Ephesians 4:26–27 (NIV)
26 “In your anger do not sin”: Do not let the sun go down while you are still angry, 27 and do not give the devil a foothold.
Being cooped up in your home may be frustrating for many of us. We long for the freedom to leave our houses and walk about without restrictions. Those who live in small apartments long for open spaces. Even with our beloved family members, no matter how close, we need to have more personal space. The news is still scary and stressful. Anxiety builds up as we do not really know what is happening around us. We find it harder and harder to differentiate real from false news. Anxiety causes fear and anger. Fear (real or imagined) fill us with the unknown and worse case scenarios (avoid watching movies that deal with pandemics such as Andromeda Strain, Contagion, Outbreak, etc). Fear of being infected as we go to buy food and groceries. Even home deliveries may cause a fear of contamination and infection.
During these imposed stressful days, anxiety and fear are slowly being transformed into anger. For many of us, anger is just simmering under the surface and it takes just a little incident to set off. We explode like a volcano leaving our family or housemates bewildered and devastated. Domestic violence has increased in the last few days. So have decisions to consider divorce.
Anger is an emotion and there is nothing wrong with being angry. It is what we allow anger to cause us to act that is important. The Apostle Paul when he was addressing the Philippians did not forbid anger. He does not say, “Be not angry”. Paul did not forbid us to be angry. However, he does say do let your anger cause you to sin, and do not let the sun go down while you are still angry.
First, anger may lead us to do some stupid things that we will not do in normal times. In our fits of anger, it might feel right to throw around some furniture or punch someone or something. Binge-watching too much violent television shows or movies may make us feel that this is the right thing to do. Restrain yourself. Acknowledge that you are feeling angry. There is nothing wrong with having this emotion. Name it as your emotion. Say to yourself, “I am angry, I am very angry’. Let the emotion out without acting on it. Do not open your mouth to shout, nor move your body to strike it. You are better than Samson so feel your anger but do not act on it. Be angry but do not sin. All our anger outbursts have consequences.
I always use this illustration to remind myself of this. There was this young man who is always angry and he will go crazy when he was angry, throwing and breaking things. His father brought him to a wooden fence in their backyard and told the boy that every time he feels angry, use a hammer to hammer a nail into the fence. Every time he feels angry but is able to control the acting out of his anger, he is to remove a nail. Over time, as the boy becomes better able to deal with his anger, there was less and fewer nails on the fence. One day the boy brought his father to the fence and say with pride. “See! There are no nails on the fence. I am better at dealing with my anger now.” “Yes,” said the father sadly, “but look at the number of holes in the fence!” Our actions driven by our anger has consequences. Do not let these be bad consequences.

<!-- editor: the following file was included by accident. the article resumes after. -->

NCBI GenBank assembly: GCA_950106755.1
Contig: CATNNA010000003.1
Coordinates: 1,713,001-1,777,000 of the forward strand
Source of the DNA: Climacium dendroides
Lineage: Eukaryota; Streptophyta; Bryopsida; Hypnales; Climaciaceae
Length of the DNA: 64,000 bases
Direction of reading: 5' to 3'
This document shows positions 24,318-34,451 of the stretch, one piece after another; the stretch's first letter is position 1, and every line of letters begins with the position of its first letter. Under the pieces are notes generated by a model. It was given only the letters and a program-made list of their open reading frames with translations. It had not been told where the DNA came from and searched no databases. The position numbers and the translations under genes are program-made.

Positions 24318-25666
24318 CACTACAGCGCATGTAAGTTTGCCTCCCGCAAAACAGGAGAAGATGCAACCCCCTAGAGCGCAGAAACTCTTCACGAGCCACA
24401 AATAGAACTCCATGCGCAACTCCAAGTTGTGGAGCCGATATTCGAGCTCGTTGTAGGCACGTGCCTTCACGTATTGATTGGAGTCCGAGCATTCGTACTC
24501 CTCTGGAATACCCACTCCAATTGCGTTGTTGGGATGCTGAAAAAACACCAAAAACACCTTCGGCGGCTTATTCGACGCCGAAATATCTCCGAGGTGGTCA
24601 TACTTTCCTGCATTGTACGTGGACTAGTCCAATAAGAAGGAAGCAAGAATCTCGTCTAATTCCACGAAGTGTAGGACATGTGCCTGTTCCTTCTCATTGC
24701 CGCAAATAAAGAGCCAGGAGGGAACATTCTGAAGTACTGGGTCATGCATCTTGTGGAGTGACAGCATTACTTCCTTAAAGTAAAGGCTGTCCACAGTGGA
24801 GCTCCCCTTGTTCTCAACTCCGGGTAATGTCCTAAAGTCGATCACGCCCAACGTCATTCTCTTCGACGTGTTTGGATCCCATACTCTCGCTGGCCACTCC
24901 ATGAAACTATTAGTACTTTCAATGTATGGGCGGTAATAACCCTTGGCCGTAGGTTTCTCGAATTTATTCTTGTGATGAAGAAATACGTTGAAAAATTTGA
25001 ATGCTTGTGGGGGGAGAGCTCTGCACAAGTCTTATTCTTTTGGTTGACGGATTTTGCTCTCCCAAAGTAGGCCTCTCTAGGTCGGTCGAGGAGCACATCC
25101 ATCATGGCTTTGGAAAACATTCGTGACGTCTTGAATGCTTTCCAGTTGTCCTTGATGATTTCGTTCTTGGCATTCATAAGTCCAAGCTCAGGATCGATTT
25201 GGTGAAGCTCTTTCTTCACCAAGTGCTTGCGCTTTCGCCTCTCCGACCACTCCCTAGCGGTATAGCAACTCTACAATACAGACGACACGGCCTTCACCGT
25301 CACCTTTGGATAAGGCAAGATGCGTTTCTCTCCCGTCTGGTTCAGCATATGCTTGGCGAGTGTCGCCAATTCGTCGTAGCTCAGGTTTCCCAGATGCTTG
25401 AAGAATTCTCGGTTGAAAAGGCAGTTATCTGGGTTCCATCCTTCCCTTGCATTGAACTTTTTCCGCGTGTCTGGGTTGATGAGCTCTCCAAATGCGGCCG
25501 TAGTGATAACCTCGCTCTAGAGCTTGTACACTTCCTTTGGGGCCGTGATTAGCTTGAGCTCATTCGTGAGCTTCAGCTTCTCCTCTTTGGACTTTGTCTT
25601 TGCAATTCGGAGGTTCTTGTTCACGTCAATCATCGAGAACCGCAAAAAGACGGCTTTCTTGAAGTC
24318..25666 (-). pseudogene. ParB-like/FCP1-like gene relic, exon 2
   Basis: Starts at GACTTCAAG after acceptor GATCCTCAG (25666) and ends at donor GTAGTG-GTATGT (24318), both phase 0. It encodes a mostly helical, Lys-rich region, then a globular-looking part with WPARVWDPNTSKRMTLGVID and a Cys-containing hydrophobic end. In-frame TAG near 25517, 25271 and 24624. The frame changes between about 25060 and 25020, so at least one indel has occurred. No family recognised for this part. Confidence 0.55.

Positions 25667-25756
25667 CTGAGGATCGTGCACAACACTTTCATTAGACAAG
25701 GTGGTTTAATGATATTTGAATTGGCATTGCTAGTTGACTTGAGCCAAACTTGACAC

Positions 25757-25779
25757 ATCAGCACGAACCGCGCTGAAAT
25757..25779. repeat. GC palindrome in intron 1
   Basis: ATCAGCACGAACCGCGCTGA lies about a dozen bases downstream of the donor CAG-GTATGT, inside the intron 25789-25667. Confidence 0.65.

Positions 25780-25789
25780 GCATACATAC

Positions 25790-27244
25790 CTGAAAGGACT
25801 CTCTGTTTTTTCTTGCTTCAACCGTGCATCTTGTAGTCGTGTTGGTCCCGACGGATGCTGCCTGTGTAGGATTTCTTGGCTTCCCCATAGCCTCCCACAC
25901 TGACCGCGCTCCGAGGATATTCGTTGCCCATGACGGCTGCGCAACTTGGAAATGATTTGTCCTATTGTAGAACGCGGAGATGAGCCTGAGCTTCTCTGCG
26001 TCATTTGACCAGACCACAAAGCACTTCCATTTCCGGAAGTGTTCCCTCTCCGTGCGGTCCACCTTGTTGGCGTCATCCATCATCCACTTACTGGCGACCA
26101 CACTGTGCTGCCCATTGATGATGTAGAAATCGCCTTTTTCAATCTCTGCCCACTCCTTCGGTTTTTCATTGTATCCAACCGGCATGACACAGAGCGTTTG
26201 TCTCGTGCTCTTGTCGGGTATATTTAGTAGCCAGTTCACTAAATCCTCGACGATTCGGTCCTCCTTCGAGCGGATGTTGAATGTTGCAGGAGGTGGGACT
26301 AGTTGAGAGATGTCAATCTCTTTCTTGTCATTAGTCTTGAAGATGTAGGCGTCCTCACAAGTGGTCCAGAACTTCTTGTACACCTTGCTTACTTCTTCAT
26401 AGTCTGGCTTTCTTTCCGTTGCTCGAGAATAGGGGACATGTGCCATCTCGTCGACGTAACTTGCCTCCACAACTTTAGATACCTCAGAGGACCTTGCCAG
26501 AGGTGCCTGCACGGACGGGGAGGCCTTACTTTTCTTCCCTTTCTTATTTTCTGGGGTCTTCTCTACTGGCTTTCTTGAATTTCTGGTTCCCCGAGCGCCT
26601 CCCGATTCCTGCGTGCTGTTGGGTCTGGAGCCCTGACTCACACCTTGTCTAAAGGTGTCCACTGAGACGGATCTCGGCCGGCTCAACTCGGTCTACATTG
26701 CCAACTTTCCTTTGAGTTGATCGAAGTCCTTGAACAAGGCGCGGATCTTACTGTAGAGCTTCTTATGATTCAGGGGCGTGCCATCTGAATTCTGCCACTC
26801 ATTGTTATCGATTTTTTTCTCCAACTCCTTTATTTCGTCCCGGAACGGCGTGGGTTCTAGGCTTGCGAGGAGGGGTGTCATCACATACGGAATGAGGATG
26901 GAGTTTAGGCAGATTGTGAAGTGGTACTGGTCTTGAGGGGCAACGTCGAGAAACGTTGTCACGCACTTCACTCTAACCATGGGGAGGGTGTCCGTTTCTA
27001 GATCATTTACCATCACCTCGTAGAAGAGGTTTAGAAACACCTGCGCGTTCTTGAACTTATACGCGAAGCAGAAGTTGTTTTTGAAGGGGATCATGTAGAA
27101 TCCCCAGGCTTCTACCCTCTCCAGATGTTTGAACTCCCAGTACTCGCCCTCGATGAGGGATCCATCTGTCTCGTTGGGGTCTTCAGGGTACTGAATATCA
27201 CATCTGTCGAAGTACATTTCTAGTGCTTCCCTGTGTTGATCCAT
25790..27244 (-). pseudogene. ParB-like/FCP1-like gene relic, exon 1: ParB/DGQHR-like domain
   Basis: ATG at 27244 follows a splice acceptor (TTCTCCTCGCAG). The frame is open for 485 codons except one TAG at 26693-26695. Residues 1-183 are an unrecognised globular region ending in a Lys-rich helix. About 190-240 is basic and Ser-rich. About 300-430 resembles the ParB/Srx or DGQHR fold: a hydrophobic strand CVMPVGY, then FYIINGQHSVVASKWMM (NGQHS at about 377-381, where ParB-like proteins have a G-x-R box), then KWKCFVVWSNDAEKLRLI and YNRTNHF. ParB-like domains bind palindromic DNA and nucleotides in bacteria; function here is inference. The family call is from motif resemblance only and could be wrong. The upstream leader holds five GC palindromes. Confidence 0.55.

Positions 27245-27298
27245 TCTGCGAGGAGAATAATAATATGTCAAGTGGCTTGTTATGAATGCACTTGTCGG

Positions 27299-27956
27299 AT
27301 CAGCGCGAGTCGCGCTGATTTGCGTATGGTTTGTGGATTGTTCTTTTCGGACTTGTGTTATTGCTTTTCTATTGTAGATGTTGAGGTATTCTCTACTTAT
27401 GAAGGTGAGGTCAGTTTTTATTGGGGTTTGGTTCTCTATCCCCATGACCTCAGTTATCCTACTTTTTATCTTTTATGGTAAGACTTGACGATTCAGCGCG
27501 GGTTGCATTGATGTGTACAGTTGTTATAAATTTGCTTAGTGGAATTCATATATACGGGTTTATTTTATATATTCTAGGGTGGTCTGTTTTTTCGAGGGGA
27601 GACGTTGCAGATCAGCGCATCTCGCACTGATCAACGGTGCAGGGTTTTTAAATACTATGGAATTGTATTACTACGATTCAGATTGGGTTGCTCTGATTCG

Second, do not let the sun go down on our anger. We start by acknowledging we are angry but refrain from acting out the emotion. Now we have to deal with the emotion itself. We have to ask ourselves “why are we angry?” What are the causes of our anger? We try to identify the triggers or buttons. Is it the confinement which begins to feel like a prison sentence? Is it our loved one whose constant presence is getting on our nerves?
Is there something we can do about these triggers or buttons? If there is, do it. Some housemates are driven crazy when their other housemates leave their clothes lying around all over the apartment. Talk to one another. Reveal what action the other does that is driving you crazy. Ask them to pick up their clothes and keep the apartment tidy. You will be surprised that most of the time, others are not aware that their actions are driving you wild.
If you cannot do anything about your triggers or buttons, find a quiet place where you can be alone for a while. Give yourself a time out. A bathroom or a closet may be useful. Close your eyes and focus on your breathing. Initially, you may notice that you are breathing fast. Try to slow down your breathing as much as you can. Imagine that you are in a beautiful scenic place with bright sunshine, green grass, blue still lake and snowcapped mountains in the background. As you slow your breathing imagine your anger is like flower petals in your hand. Release them and let the gentle breeze blow them away. You may like to pray that Jesus will take away these petals. When you are feeling calm, open your eyes and give thanks to God in prayer. Deal with your anger immediately. Do not postpone dealing with it because it may escalate.
Living in close quarters in these terrifying times for a prolonged period is challenging. It is normal to feel anger. It is how we deal with this emotion that is important. Again Paul notes, “Bear with each other and forgive one another if any of you has a grievance against someone. Forgive as the Lord forgave you (Colossians 3:13 NIV).” May we all have nice backyard fences, not full of nail holes!